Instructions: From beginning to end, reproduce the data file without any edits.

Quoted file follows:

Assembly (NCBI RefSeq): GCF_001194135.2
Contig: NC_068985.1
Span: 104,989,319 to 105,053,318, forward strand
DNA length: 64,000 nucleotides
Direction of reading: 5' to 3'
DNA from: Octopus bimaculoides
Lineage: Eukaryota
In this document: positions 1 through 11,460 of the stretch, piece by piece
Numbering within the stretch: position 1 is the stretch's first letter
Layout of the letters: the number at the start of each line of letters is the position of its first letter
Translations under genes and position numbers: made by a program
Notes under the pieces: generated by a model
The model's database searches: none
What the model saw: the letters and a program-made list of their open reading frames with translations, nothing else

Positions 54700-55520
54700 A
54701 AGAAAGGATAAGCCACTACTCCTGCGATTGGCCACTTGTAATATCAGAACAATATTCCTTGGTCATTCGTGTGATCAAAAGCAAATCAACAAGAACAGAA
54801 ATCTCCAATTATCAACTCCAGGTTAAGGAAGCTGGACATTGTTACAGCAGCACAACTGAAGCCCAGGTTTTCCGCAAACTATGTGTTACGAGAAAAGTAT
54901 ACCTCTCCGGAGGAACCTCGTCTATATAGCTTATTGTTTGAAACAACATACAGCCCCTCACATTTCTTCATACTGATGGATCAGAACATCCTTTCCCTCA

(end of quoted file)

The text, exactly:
Assembly (NCBI RefSeq): GCF_001194135.2
Contig: NC_068985.1
Span: 104,989,319 to 105,053,318, forward strand
DNA length: 64,000 nucleotides
Direction of reading: 5' to 3'
DNA from: Octopus bimaculoides
Lineage: Eukaryota
In this document: positions 1 through 11,460 of the stretch, piece by piece
Numbering within the stretch: position 1 is the stretch's first letter
Layout of the letters: the number at the start of each line of letters is the position of its first letter
Translations under genes and position numbers: made by a program
Notes under the pieces: generated by a model
The model's database searches: none
What the model saw: the letters and a program-made list of their open reading frames with translations, nothing else

Positions 54700-55520
54700 A
54701 AGAAAGGATAAGCCACTACTCCTGCGATTGGCCACTTGTAATATCAGAACAATATTCCTTGGTCATTCGTGTGATCAAAAGCAAATCAACAAGAACAGAA
54801 ATCTCCAATTATCAACTCCAGGTTAAGGAAGCTGGACATTGTTACAGCAGCACAACTGAAGCCCAGGTTTTCCGCAAACTATGTGTTACGAGAAAAGTAT
54901 ACCTCTCCGGAGGAACCTCGTCTATATAGCTTATTGTTTGAAACAACATACAGCCCCTCACATTTCTTCATACTGATGGATCAGAACATCCTTTCCCTCA